Dr. Trevor Hayes, Consultant Obstetrician and Gynaecologist
I have been an Obstetrician for over 20 years. I have delivered over 2000 babies. Over the years I have delivered children with Down syndrome. The arrival of a baby with Down syndrome can come as a surprise to some parents and a shock to others, but every family that I have kept in touch with over the years has always been delighted to have a child that is a powerful source of happiness. One little girl with Down syndrome sends me a card every year on her birthday, she and people like her are a wonderful part of our community.
Over the last 20 years we have become a much more inclusive country, in particular since the Special Olympics in 2004 we celebrate people with Down syndrome and welcome the diversity they bring to our country.
Sadly much of the recent progress is under threat by the referendum to repeal the Eighth Amendment.
With modern testing technology, Down syndrome can be detected at 10 weeks of pregnancy with 99% accuracy. Now, if you look at the legislation that the Minister for Health has published and promised to pass if the government win the referendum, you can see that there is abortion on demand, without any medical reason up to 12 weeks (in part 7). It doesn’t take a genius to figure out that if you can detect Down syndrome at 10 weeks and you can abort without reason up to 12 weeks, then we are going to see an increase in the number of babies with Down syndrome being aborted.
Simon Harris has previously described references to the rate of abortion of unborn children with Down Syndrome as “offensive”. However, what is truly offensive is the fact that he is ignoring the rate of abortion of children when Down Syndrome is detected in the womb.
The rate of abortion in many European countries that do not restrict abortion for disability are horrific. In England and Wales, 90% of babies with Down syndrome are aborted after detection.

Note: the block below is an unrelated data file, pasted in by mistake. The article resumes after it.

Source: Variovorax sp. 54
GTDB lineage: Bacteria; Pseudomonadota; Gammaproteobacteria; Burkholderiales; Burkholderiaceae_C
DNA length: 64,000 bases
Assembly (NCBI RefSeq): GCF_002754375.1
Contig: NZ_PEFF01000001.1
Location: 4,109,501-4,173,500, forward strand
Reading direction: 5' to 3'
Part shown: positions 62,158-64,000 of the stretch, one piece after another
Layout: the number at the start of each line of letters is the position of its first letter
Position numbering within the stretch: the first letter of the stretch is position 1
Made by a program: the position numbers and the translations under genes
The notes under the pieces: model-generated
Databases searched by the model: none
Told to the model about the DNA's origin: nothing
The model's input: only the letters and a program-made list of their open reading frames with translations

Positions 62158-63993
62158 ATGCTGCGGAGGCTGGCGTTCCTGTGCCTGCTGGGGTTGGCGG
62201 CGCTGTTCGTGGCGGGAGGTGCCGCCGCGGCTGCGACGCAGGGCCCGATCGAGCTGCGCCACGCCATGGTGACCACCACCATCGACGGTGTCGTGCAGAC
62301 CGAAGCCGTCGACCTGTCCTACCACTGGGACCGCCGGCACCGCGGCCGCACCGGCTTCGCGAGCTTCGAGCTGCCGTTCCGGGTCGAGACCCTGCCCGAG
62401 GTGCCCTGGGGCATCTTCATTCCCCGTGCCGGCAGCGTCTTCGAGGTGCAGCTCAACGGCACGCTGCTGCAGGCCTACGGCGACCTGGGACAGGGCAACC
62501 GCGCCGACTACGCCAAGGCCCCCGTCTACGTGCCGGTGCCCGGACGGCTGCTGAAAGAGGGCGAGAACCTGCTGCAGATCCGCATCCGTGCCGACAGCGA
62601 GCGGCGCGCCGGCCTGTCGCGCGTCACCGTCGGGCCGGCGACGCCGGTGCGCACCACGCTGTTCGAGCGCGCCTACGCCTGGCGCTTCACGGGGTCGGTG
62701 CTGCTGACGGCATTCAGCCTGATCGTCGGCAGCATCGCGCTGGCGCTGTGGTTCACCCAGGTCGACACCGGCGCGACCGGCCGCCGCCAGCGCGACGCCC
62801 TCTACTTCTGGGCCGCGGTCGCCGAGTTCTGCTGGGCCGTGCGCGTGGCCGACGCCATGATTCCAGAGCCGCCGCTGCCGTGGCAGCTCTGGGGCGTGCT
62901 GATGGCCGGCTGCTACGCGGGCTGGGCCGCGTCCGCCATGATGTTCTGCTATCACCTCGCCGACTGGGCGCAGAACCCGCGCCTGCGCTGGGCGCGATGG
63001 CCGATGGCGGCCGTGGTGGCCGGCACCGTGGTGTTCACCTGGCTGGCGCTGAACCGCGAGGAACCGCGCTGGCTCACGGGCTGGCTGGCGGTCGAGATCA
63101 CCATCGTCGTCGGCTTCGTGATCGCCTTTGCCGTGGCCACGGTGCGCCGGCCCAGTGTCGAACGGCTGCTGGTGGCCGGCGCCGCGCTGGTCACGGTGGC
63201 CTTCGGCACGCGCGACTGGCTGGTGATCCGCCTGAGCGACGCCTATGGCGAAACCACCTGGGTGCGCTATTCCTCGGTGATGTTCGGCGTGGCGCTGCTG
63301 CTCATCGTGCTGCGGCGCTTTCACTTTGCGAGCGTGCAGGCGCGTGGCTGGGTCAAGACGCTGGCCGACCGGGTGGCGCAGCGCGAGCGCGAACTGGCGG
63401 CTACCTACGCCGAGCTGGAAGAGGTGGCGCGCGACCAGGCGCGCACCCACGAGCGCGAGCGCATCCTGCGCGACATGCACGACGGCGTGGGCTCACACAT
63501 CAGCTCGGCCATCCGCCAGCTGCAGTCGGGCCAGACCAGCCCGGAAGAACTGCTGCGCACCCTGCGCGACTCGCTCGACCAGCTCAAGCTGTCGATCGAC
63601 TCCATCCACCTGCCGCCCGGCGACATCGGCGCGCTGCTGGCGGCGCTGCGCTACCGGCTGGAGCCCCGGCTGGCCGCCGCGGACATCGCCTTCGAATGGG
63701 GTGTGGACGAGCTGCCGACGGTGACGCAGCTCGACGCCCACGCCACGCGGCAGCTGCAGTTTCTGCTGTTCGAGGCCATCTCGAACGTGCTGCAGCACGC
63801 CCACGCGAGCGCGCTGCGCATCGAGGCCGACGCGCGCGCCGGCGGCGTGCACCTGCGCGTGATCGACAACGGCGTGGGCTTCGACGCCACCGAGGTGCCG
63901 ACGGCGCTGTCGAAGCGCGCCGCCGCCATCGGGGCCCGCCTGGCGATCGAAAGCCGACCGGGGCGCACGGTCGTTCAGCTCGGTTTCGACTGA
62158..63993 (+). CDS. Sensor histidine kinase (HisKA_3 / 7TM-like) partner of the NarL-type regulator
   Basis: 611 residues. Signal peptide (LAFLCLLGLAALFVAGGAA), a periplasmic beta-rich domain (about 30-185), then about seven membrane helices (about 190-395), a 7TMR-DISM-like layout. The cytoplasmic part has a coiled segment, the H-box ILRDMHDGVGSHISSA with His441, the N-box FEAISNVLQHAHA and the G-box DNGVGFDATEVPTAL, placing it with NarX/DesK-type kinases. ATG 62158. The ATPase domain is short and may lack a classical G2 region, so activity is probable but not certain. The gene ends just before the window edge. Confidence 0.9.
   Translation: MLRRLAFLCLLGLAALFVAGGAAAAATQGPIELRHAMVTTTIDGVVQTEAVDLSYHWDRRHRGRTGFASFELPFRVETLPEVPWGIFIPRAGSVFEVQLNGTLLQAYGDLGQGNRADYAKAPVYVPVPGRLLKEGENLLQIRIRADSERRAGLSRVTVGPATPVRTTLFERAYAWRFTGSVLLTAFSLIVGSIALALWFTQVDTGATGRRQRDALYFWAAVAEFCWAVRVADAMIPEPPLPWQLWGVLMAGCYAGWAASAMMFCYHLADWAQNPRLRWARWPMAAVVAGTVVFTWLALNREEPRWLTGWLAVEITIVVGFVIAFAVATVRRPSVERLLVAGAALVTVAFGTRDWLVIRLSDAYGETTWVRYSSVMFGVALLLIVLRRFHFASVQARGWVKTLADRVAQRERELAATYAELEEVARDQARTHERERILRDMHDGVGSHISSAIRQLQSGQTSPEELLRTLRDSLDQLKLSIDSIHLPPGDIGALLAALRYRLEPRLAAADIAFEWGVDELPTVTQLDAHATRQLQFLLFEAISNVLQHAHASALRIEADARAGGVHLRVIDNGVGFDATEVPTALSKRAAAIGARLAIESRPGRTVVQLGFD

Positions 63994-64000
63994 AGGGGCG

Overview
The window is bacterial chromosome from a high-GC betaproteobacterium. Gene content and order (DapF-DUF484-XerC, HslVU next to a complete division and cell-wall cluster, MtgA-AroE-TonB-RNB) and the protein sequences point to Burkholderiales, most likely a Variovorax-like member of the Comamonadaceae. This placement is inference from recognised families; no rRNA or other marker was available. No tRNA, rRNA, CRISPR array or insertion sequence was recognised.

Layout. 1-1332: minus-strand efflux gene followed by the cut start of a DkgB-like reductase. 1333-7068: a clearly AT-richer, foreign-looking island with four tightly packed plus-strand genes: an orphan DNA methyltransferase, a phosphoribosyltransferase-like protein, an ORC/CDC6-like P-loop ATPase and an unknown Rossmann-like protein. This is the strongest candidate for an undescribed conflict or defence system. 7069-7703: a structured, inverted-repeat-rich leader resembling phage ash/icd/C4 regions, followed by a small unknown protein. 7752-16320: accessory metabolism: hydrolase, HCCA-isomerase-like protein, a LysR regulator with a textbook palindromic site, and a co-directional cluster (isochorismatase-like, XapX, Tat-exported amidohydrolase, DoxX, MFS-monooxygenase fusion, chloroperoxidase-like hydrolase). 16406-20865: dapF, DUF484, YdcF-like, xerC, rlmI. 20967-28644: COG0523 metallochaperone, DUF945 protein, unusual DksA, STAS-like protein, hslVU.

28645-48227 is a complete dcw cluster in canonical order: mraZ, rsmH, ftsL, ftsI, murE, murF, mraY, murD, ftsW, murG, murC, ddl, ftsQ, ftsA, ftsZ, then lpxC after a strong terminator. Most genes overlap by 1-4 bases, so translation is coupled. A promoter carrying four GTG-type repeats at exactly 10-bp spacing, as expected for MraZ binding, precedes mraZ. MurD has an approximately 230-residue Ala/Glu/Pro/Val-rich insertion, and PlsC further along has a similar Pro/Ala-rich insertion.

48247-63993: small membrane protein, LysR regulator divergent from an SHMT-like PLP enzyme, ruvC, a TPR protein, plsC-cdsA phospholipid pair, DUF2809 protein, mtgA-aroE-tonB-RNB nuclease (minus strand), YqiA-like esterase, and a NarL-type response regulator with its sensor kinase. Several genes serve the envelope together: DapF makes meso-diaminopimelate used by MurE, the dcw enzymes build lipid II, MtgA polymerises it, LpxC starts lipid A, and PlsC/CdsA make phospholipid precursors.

Will we see a similar rate of abortions for Down Syndrome here if the Eighth Amendment is repealed? It would be foolish to believe that we are so very different from our European neighbours, it is an enormous risk to take with the lives of children with Down Syndrome to repeal their main legal protection.
Our society should use its considerable resources to support every mother and her unborn child. We have made so much progress in recent years supporting children with disabilities in schools and in the community. I don’t want to live in a country where eventually we end up like England, the legacy of progress we have made in recent years should not be ended by stripping away the main legal protection that disabled have in the Constitution by removing the Eighth Amendment.
I, and many other doctors, will be voting ‘no’ to this abortion referendum on the 25th of May, as this will be the only way to stop a deeply troubling law being passed that will make it legal for the first time ever in this country to attack the life of a disabled person before they are born. I hope that the Irish people will agree that Ireland does not need to repeat the mistakes of England.